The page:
It's not exactly a currency, but a growing number of policymakers and economists say Special Drawing Rights (or SDRs) should replace the volatile U.S. dollar as the world's main reserve currency. SDRs were developed by the International Monetary Fund in 1969. It's neither tangible like cash nor used by everyday consumers to buy goods or services.
So what good are SDRs? As a lender to member nations, the IMF typically lends countries funds denominated in SDRs. They represent potential claims on currencies of IMF members and can be converted to whatever national currencies the borrower desires at various exchange rates developed by the IMF.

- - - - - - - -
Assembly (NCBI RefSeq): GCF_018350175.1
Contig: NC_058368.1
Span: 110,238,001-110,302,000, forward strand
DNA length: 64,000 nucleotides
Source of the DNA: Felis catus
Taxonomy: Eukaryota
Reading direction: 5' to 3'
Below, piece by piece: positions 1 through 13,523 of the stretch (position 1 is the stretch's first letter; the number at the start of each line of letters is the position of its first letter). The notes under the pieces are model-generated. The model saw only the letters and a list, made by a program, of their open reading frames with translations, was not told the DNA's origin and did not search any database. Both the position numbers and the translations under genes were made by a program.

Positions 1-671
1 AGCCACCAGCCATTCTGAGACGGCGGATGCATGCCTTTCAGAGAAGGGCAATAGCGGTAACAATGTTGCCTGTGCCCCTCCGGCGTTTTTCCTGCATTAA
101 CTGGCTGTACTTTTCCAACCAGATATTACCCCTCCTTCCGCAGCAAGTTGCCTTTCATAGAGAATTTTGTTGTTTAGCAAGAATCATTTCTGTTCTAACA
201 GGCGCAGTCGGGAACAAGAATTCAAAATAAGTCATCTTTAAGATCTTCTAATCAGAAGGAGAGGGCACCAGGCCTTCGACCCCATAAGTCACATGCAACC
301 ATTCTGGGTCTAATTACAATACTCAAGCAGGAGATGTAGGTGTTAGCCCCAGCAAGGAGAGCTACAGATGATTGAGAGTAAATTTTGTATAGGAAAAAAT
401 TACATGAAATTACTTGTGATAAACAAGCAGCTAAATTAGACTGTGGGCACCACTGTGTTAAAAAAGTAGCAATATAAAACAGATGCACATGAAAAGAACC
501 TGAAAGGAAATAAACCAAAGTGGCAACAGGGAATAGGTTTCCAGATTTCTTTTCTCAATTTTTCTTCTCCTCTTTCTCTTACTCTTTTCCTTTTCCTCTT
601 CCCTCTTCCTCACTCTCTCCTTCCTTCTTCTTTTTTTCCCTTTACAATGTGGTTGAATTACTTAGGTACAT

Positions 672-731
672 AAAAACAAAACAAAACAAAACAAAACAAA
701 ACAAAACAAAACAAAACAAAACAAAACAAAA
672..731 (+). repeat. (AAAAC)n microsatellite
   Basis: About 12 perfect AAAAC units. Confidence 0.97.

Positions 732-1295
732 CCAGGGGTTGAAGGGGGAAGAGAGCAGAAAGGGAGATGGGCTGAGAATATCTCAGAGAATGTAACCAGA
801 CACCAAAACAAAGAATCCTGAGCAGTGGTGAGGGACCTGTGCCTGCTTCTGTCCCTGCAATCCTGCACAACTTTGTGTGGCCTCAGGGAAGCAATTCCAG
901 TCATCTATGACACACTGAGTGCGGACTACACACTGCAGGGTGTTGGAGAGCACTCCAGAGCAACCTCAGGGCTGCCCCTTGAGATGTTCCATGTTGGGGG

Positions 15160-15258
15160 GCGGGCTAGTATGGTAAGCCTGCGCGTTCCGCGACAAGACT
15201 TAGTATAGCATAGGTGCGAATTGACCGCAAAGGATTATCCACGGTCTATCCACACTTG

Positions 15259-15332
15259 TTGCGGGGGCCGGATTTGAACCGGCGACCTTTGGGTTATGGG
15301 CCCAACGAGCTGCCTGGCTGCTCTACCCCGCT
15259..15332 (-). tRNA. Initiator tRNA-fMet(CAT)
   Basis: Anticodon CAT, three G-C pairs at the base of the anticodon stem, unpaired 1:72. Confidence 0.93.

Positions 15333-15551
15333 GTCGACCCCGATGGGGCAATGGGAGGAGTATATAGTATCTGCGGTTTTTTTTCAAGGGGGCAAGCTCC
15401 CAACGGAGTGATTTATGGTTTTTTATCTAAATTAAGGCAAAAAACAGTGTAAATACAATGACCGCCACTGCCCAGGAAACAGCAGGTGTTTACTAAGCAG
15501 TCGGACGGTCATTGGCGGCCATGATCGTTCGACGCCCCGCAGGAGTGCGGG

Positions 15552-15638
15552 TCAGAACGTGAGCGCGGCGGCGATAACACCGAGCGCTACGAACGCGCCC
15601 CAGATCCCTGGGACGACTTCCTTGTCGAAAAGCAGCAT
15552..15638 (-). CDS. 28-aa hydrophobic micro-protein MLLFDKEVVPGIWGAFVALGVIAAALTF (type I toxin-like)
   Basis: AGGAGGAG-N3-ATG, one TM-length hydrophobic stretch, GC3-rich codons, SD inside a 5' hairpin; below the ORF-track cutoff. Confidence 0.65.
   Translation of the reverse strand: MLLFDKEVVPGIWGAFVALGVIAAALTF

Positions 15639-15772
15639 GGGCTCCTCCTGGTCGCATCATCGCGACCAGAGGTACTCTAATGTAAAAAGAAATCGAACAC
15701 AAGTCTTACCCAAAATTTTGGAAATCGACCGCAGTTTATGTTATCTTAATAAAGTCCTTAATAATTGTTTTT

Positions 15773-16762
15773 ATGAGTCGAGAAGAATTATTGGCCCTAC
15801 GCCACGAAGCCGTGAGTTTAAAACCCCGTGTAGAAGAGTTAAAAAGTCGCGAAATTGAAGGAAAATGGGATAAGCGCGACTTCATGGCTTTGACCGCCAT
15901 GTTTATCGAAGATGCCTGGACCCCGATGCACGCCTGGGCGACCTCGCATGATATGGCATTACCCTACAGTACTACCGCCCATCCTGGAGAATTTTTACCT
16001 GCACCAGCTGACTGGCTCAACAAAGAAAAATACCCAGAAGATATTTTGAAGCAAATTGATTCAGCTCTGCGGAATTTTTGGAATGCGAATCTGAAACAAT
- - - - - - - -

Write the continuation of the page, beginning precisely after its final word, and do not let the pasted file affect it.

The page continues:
But a recent United Nations report recommends that SDRs -- and not U.S. dollars -- should make up the majority of the world's reserves. Because the value of SDRs is linked to the average value of key international currencies (U.S. dollars, yen, euros and pounds), they argue that SDRs can counter the volatile highs and lows that the U.S. dollar has undergone during the past few years.
Nevertheless, many experts say this is not going to happen anytime soon. The idea would likely need backing from the majority of IMF members.
Last updated July 21 2010: 1:00 PM ET